Cognition to genes via the brain in the study of conduct disorder.

  • Viding E
  • Jones A
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Although a single diagnostic label, conduct disorder, is currently applied to children exhibiting antisocial behaviour, multiple routes to the same behavioural phenomena exist. Morton and Frith's (1995) causal modelling has been fundamentally important in influencing models of cognitive/affective and associated neural differences between callous-unemotional (CU) and reactive/threat-based antisocial behaviour. Current behavioural genetic research is still catching up with the developmental cognitive neuroscience, and very few genetically informative studies differentiate between these two subtypes of antisocial behaviour. Our own work with preadolescent twins suggests that while the CU subtype is genetically vulnerable to antisocial behaviour, the non-CU subtype manifests a primarily environmental aetiology to their antisocial behaviour. Molecular genetic work to date has not differentiated between these two subtypes, and we highlight why it might be of interest to do so. Finally, we discuss how the novel approach of imaging genetics could be harnessed to study genes to cognition pathways for different subtypes of conduct disorder. Uta Frith's contributions to articulating research strategies for developmental disorders are important in conducting and interpreting this work.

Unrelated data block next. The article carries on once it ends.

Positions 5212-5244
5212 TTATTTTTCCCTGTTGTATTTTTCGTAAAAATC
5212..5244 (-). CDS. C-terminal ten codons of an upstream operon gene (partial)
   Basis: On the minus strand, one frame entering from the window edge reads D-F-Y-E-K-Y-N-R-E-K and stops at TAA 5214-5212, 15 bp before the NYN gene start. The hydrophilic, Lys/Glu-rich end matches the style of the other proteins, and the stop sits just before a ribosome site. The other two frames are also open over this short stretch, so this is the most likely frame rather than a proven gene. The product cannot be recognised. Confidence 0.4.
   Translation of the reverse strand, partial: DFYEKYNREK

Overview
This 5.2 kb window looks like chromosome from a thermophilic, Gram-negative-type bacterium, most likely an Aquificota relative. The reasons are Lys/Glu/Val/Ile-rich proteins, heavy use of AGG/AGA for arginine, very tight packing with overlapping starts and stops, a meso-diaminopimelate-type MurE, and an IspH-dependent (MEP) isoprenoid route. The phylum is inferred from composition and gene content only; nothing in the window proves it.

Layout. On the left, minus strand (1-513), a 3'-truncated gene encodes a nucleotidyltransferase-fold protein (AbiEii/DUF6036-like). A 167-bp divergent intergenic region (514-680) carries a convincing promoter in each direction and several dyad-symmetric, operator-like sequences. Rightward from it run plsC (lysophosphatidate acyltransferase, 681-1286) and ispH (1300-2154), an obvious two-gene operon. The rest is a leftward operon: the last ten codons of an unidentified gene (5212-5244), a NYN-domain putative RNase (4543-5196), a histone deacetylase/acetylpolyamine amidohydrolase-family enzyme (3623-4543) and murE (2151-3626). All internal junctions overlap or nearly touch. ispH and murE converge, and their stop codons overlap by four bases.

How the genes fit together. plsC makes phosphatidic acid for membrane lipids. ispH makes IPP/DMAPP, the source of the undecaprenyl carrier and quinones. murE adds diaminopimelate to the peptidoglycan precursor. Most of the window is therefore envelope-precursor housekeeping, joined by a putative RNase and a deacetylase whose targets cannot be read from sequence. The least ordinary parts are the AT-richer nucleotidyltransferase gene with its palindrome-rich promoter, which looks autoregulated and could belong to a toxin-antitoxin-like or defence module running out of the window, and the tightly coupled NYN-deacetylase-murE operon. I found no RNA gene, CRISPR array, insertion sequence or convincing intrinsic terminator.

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  • Essi Viding

  • Alice P Jones

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